February 23, 1944
----- Personally, I feel that farming will afford quite a good return for the next few years following the War. The chief reason why I believe this is that most of Europe has been bled or devastated by the Hun. From what I have already seen of Italy, I imagine it will take a considerable time to bring the war-torn countries back into production. Apart from this, our chief competitors in the European market, namely Russia, Denmark, Holland, and Roumania, will have their hands full supplying their own needs. For this reason, I believe agriculture will pay real dividends if you have your equipment ready to meet the new demands as they arise.
Well, Dad, I have to break off for supper now, and as I must take over on the gun while my Sgt. eats, will carry on at the first opportunity.
Well, Dad, since laying down the pen, I have had supper and acted number one on the gun while we sent old Gerry a few little parcels of H.E. to remind him there’s a war on. At the moment, we are standing “easy.” That is to say, we are through firing and are taking things easy. The “Dug-out” is quite a “Funk Hole.” We dug down six feet and then sandbagged another two feet, then, by means of heavy timbers constructed a roof, which we covered with more sandbags. This means that we are perfectly safe from anything but a direct hit. It is a very necessary precaution as old Fritz shells us every night. To date, we have been very lucky, most of his rounds falling wide of the mark.
I was on duty on the gun all last night with my half of the crew and had a quiet time. At 3:00 a.m. Gerry opened up with his usual, so we sat in the dug-out playing crib and listening to the shells whine over. I think the underground sabotage boys are doing a pretty good job because, of the twelve rounds that came over in one bunch, only three exploded. This is a very high percentage and rather higher than usual, but still in all there always seems to be at least twenty-five percent “duds.”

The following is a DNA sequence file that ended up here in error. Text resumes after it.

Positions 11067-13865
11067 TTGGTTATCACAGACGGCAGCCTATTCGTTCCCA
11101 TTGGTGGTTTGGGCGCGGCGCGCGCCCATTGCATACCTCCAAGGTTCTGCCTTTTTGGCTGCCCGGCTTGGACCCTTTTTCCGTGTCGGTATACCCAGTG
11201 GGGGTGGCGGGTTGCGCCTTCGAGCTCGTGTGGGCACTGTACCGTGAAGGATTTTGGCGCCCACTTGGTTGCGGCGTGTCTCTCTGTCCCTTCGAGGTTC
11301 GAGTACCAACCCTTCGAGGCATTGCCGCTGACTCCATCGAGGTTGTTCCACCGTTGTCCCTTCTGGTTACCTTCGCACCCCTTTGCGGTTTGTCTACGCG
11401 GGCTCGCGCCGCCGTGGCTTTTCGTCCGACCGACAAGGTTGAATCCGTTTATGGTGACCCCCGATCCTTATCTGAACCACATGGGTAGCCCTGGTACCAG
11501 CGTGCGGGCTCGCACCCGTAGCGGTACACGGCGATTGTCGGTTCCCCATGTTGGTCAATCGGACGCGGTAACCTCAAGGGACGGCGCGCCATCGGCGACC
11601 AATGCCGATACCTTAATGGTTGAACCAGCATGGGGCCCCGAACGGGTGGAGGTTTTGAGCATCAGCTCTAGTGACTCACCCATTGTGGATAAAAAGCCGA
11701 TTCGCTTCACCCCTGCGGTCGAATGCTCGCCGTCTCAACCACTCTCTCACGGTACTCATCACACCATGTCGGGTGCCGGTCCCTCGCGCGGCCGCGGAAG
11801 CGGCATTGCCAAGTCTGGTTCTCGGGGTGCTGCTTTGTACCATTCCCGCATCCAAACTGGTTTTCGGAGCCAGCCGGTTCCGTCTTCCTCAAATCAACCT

To return to our “Funk Hole,” it really is quite habitable. We have an improvised stove made of ammo boxes and benches of the same material. I arranged shelves around the walls to place our spare kit and mess tins and another for shoes. We also have a communication system connecting the guns with the Command Post, so you see, Dad, we really can be comfortable even here if you are willing to go to a little trouble. Our worst enemy these past few weeks has been the weather. It rains almost daily and the mud is terrific. Yesterday, we got high rubber boots so we are all set for a long siege now.
I heard from Liulf the other day. He seems rather fed up with his stay in England. Kay’s letters are coming through regularly now, also my Canadian mail. I received my Xmas cake last week. It arrived in fine condition despite its long slow journey. There is a bit of a joke about it too. We all got parcels that day so we planned a feast during our night shift. Just when the tea water was almost boiling and I had carefully unwrapped the precious cake, fire orders came down. Everything was dropped and out to the gun we went. I left one of the crew to make the tea and carried out the shoot. On returning to the dug-out I found my lad wearing icing on the seat of his trousers. The silly chump had sat on the cake. It really did look a sorry sight but the flavour was unimpaired, so we just laughed and dug in.
Well, Dad, I think this crazy war will be over before October, so I should be home in time for Xmas 1944. It certainly will be grand to be with the clan again.